In fact, the Greek word in the Bible which ends up getting translated as “sacrament” is “mysterion,” which we can hear has something to do with mystery. The word “mysterion,” James White explains, has to do with the secret thoughts of God, those things God understands but which are not completely accessible to human understanding, at least not yet: God’s secret thoughts, God’s reasoning. In the sacraments, God discloses part of Godself, part of those secrets, to us, in ways we admit we don’t completely understand.

Not completely understanding, then, we follow God’s direction. Our sacraments are initiated by God, through Jesus Christ, as we read in the Bible. Jesus gathered the first disciples around after he rose from the dead, shortly before he ascended to heaven, and directed them: “Go and make disciples of all nations, baptizing them, and teaching them to observe everything I have commanded you.” The instruction is clear: we are to teach what Jesus has taught us, and we are to baptize – Jesus said so. Jesus also gathered the first disciples around him before the crucifixion, and he said as he broke bread and passed a cup, “Do this. Do this in remembrance of me. Do this to proclaim my story, until I come again.” Jesus said so.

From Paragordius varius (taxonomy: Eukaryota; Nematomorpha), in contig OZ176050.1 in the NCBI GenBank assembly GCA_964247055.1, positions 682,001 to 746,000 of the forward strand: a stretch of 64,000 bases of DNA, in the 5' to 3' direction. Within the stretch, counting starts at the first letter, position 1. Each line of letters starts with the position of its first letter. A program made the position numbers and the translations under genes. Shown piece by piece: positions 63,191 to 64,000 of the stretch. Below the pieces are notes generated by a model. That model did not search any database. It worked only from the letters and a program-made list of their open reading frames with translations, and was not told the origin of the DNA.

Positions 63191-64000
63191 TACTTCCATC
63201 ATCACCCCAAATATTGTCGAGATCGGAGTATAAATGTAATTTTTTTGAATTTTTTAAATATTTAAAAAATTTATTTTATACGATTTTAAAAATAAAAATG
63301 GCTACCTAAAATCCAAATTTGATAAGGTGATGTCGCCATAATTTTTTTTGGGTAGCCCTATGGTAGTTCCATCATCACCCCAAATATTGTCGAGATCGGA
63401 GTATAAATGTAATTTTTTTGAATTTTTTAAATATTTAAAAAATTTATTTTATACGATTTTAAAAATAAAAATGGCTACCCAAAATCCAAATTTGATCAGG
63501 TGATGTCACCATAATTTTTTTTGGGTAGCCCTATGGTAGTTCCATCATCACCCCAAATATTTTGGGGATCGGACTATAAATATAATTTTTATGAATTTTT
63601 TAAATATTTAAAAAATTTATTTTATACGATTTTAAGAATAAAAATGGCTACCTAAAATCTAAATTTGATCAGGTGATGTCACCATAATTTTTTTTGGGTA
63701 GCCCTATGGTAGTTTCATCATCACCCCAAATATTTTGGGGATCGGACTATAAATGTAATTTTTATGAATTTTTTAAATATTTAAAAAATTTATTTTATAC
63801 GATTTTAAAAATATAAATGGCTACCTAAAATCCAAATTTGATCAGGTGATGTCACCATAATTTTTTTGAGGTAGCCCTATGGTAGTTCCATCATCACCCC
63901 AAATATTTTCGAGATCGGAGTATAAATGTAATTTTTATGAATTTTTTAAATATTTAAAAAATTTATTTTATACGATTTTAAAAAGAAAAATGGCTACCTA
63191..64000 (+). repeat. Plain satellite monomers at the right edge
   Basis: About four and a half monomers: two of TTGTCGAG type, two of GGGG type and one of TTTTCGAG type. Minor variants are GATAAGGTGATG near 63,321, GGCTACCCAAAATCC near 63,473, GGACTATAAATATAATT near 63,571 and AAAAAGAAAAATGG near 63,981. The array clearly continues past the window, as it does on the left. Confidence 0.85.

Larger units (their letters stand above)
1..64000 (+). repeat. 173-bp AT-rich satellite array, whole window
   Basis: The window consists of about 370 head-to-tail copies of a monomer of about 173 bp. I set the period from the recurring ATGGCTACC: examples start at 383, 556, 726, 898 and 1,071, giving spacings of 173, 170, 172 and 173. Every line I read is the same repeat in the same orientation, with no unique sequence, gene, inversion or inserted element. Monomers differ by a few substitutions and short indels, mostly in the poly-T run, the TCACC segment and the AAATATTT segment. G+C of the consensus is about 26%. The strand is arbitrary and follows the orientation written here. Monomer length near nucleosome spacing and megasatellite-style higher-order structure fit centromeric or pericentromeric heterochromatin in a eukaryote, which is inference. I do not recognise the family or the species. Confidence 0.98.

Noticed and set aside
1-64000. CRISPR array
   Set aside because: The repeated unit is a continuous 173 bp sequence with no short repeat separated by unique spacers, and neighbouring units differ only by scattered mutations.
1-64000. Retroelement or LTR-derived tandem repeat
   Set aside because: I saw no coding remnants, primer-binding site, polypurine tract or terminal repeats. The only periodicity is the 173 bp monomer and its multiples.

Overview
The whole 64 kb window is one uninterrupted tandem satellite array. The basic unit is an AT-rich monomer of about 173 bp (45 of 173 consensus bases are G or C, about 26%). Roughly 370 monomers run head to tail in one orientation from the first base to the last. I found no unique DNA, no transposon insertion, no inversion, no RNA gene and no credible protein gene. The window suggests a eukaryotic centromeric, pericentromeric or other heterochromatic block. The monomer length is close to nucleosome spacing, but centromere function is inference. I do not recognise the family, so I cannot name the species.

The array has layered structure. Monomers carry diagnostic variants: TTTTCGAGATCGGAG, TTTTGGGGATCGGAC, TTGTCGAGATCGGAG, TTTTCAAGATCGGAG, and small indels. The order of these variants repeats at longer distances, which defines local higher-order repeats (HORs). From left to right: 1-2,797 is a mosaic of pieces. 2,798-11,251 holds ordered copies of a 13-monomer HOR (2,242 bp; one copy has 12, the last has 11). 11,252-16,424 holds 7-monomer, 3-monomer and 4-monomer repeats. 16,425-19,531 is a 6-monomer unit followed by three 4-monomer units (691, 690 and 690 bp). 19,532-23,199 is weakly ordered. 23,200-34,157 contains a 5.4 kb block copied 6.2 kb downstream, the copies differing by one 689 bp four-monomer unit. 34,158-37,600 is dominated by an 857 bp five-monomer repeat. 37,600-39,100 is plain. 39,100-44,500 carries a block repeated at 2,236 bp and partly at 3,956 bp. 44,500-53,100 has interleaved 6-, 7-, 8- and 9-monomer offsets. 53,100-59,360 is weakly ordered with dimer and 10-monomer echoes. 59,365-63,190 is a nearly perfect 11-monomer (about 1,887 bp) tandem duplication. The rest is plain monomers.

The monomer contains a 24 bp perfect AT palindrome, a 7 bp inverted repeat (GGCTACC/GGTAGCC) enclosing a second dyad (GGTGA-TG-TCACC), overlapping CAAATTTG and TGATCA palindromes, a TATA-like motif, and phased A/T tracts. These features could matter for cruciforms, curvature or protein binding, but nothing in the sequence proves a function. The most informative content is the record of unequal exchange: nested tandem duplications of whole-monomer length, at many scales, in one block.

The sacraments, then, are things instituted by God; disciples are told by Jesus to carry them out, along with: proclaiming the good news of his coming, and teaching one another, and caring for one another’s needs, and loving one another. What distinguishes these two particular actions, what makes them sacraments, is that they are symbolic actions, an acting out of what God has done for us, of God’s grace. They are more like skits, like drama, than those other direct actions. The things we do stand for something else.